Background and Objectives:Atrial fibrillation (AF) has been associated with cognitive decline and dementia. However, the mechanisms behind these associations are not clear. Examination of cerebrovascular pathology on MRI may shed light on how AF affects the brain. This study aimed to determine whether AF is associated with a broad range of cerebrovascular diseases, beyond the well-known association with symptomatic stroke, including silent infarcts and markers of small vessel disease, e.g. cerebral microbleeds (CMBs), white matter hyperintensities (WMHs), and lacunes, in a population-based sample of 70-year-olds.Methods:Data were obtained from the Gothenburg H70 Birth Cohort Studies, where individuals are invited based on birth-date. This study has a cross-sectional design and includes individuals born 1944 who underwent structural brain MRI in 2014-17. AF diagnoses were based on self-report, EKG, and register data. Symptomatic stroke was based on self-report, proxy-interviews, and register data. Brain infarcts and CMBs were assessed by a radiologist. WMH volumes were measured on FLAIR images using the Lesion Segmentation Tool. Multivariate logistic regression was used to study the association between AF and infarcts/CMBs, and multivariate linear regression was used to study the association between AF and WMHs.Results:A total of 776 individuals were included and 65 (8.4%) had AF. AF was associated with symptomatic stroke (OR 4.5, 95% CI 2.1-9.5), and MRI findings of large infarcts (OR 5.0, 95% CI 1.5-15.9), lacunes (OR 2.7, 95% CI 1.2-5.6), and silent brain infarcts (OR 3.5; 95% CI 1.6-7.4). Among those with symptomatic stroke, individuals with AF had larger WMH volumes (0.0137 ml/total intracranial volume (TIV), 95% CI 0.0074-0.0252) compared to those without AF (0.0043 ml/TIV, 95% CI 0.0029-0.0064). There was no association between AF and WMH volumes among those without symptomatic stroke. In addition, AF was associated to CMBs in the frontal lobe.Discussion:AF was associated with broad range of cerebrovascular pathologies. Further research is needed to establish whether cerebrovascular MRI markers can be added to current treatment guidelines to further personalise anticoagulant treatment in AF patients and to further characterize the pathogenetic processes underlying the associations between AF and cerebrovascular diseases, as well as dementia.

Neurology ◽  
2021 ◽  
pp. 10.1212/WNL.0000000000012765
Romella Durrani ◽  
Matthias G. Friedrich ◽  
Karleen M. Schulze ◽  
Philip Awadalla ◽  
Kumar Balasubramanian ◽  

Objective:To determine whether cognitive reserve attenuates the association of vascular brain injury with cognition.Methods:Cross-sectional data were analyzed from two harmonized studies: the Canadian Alliance for Healthy Hearts and Healthy Minds (CAHHM) and the Prospective Urban and Rural Epidemiology (PURE) study. Markers of cognitive reserve were education, involvement in social activities, marital status, height, and leisure physical activity, which were combined into a composite score. Vascular brain injury was defined asnon-lacunar brain infarcts or high white matter hyperintensity (WMH) burden on MRI. Cognition was assessed using the Montreal Cognitive Assessment Tool (MoCA) and the Digit Symbol Substitution Test (DSST).Results:There were 10,450 participants age 35-81. Mean age was 58.8 years (range 35 to 81) and 55.8% were female. Education, moderate leisure physical activity, being in a marital partnership, being taller, and participating in social groups were each independently associated with higher cognition, as was the composite cognitive reserve score. Vascular brain injury was associated with lower cognition (beta-0.35 [95% CI -0.53 to -0.17] for MoCA and beta -2.19 [95% CI-3.22 to -1.15] for DSST)-but the association was not modified by the composite cognitive reserve variable (interaction p=0.59 for MoCA and p=0.72 for DSST).Conclusions:Both vascular brain injury and markers of cognitive reserve are associated with cognition. However, the effects were independent such that the adverse effects of covert vascular brain injury were not attenuated by higher cognitive reserve. To improve cognitive brain health, interventions to both prevent cerebrovascular disease and promote positive lifestyles are needed.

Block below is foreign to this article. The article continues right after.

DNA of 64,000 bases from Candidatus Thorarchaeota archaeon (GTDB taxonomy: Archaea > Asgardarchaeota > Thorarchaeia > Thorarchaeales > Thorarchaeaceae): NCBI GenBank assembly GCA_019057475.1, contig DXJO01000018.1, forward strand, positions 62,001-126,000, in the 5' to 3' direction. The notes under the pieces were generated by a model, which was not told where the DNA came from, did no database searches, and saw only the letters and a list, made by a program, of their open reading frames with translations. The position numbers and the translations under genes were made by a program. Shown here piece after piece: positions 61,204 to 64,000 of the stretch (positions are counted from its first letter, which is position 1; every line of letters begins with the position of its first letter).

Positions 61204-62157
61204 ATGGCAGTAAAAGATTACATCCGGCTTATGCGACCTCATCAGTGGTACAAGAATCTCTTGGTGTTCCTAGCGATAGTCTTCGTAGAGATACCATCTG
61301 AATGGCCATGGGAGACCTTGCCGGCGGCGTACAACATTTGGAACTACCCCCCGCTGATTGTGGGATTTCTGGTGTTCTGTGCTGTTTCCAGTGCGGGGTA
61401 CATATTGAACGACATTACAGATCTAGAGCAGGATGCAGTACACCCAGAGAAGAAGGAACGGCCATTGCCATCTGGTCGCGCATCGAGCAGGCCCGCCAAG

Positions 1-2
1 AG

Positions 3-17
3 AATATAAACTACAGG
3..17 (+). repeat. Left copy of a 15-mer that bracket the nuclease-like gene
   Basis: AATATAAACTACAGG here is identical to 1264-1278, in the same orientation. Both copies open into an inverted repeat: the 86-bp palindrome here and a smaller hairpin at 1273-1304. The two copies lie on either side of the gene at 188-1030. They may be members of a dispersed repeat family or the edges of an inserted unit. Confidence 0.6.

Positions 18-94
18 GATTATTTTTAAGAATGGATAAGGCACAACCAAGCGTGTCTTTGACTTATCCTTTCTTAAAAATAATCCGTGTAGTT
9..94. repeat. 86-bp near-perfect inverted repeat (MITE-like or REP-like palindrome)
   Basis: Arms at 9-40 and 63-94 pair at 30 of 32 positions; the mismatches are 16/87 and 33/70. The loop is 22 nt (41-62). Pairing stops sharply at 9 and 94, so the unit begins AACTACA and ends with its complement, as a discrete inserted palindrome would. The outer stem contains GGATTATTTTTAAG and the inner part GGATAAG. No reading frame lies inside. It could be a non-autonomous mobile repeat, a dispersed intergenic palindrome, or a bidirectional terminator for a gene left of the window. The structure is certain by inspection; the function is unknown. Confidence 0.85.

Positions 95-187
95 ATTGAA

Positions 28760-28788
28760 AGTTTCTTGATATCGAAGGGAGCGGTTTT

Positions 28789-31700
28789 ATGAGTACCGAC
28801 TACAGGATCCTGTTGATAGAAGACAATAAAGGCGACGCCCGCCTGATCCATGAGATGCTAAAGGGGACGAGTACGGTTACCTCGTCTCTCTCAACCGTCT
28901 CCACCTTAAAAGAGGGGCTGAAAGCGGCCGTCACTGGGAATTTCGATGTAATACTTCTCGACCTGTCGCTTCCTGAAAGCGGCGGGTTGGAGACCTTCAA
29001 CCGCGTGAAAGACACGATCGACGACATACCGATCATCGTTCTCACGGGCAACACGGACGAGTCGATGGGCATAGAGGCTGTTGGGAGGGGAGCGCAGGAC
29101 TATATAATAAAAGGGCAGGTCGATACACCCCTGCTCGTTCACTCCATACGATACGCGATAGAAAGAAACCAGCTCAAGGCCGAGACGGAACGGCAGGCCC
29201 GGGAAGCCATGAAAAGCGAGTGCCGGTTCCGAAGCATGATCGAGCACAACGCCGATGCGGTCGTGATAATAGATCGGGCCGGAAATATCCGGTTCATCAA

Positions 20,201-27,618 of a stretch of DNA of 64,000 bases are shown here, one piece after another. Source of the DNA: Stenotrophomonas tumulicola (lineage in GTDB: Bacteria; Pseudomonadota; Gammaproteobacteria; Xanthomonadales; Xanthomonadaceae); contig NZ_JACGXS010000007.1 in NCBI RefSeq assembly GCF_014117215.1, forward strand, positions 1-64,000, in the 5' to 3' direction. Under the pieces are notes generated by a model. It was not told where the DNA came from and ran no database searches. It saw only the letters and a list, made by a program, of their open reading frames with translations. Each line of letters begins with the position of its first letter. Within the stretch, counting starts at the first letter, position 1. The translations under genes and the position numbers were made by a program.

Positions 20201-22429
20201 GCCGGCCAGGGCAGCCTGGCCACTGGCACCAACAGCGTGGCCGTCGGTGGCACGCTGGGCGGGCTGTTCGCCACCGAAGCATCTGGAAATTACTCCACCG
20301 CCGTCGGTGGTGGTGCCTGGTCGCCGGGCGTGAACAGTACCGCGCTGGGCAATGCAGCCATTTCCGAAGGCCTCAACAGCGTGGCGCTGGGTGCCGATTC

Cureus ◽  
2021 ◽  
Om Parkash ◽  
Grace W Ying ◽  
Aatma Ram ◽  
Lalitha Padmanabha Vemireddy ◽  
Farah Zahra

2021 ◽  
Vol 84/117 (4) ◽  
Ertan Karacay ◽  
Utku Cenikli ◽  
Ahmet Özsimsek ◽  
Irem Atalay Karacay ◽  
Yavuz Yüksel ◽  

Cureus ◽  
2021 ◽  
Fabricio Sevilla-Acosta ◽  
Angela Ballestero-Pernudi ◽  
Elisandro Jiménez-Cruz ◽  
Hazel Álvarez-Cabalceta ◽  
Gabriela Naranjo-Zuñiga

2021 ◽  
Vol 11 (2) ◽  
pp. 309-314
Nilanjan Mukherjee ◽  
Kamal Kumar Sen ◽  
Manoranjan Mohapatra ◽  
Monoj Kumar G ◽  
B Arun Kumar

Cerebrovascular adverse events are one of the most common causes for morbidity and mortality worldwide. Thromboembolism being the culprit behind a significant number of such events. An attempt has been made to ascertain the association of carotid plaque morphology in the occurrence of ischemic stroke. Heterogeneous plaques (Type 2 & 3) weremostly observed to be ipsilateral to the side of brain infarct, as compared to the contralateral side. Detection of heterogeneous plaques and plaque ulceration in patients may indicate future development of stroke. This study included 75 consecutive patients having anterior circulation infarct in MRI of the brain and atherosclerotic changes in extra cranial carotid system on Carotid Duplex scan. Plaque morphology ipsilateral to the brain infarct was compared to that on the contralateral side. Significantly higher number of heterogeneous plaques (Type 2 & 3) were present ipsilateral to the side of brain infarct, as compared to the contralateral side (p-value 0.004). Plaque ulceration was also observed to be present more frequently on the side of infarct (22.6% on the ipsilateral side and 5.4% on the contralateral side). Moreover, Diabetes mellitus and dyslipidemia were the most prevalent risk factors (78.2% and 65.2%, respectively) in patients with these types of plaques. Detection of heterogeneous plaques and plaque ulceration in patients may indicate future development of stroke, necessitating prompt and appropriate management protocols.Periodic screening of such patients with Carotid Duplex Ultrasonography is expected to be very helpful.